Should he continue to fight, other analysts say, Mousavi and many of his advisers could be jailed, which would mean the end of their political influence within Iran’s ruling system. The exclusion of such a large group would end Iran’s traditional power-sharing system. Authority would rest in the hands of the supreme leader, Ayatollah Ali Khamenei, Ahmadinejad, and his supporters, leaving the parliament as the lone outpost of opposition voices.
On the other hand, accepting defeat might allow Mousavi to create a political party that, although unable to challenge the rule of Khamenei, could give him an opposition role during Ahmadinejad’s second term. Mousavi’s supporters, who are still enraged over post-election violence that they blame on the government, would be extremely disappointed by such a move.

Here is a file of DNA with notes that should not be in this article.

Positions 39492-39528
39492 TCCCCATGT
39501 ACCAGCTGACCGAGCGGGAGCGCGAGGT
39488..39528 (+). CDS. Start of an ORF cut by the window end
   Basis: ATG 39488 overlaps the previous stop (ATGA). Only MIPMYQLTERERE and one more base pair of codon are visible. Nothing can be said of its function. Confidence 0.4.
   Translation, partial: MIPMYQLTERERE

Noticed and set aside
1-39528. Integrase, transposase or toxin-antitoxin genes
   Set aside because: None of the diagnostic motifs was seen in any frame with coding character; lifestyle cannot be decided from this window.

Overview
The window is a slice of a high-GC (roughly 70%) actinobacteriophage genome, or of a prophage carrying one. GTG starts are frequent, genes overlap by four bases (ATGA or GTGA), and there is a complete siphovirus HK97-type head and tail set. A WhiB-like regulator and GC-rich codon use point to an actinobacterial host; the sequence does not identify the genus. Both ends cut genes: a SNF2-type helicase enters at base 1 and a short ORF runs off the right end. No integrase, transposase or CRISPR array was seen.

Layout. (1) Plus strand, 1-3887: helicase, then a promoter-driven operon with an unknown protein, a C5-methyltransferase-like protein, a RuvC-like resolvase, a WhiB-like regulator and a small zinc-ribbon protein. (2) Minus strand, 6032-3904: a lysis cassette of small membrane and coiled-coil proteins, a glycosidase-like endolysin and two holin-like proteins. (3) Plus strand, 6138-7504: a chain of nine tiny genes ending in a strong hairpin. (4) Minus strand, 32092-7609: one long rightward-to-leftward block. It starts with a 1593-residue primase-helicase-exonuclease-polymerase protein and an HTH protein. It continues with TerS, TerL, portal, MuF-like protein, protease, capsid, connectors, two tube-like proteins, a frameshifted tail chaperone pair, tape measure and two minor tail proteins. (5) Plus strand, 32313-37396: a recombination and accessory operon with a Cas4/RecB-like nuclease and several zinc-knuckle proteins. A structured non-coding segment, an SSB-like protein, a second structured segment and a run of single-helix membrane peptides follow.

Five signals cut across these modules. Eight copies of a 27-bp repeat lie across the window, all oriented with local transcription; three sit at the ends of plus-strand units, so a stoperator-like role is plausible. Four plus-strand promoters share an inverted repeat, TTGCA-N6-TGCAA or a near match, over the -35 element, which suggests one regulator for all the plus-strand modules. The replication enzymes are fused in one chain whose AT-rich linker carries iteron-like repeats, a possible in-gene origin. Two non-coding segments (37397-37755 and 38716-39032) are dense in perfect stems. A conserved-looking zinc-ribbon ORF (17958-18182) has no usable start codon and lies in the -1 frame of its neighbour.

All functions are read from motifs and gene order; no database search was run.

The one possible wild card in Mousavi’s favor seems to be coming from the holy city of Qom, one of the most influential centers of Shiite learning. There, several powerful grand ayatollahs have issued statements calling for a compromise and, most tellingly, have not joined Khamenei in his unequivocal support of Ahmadinejad.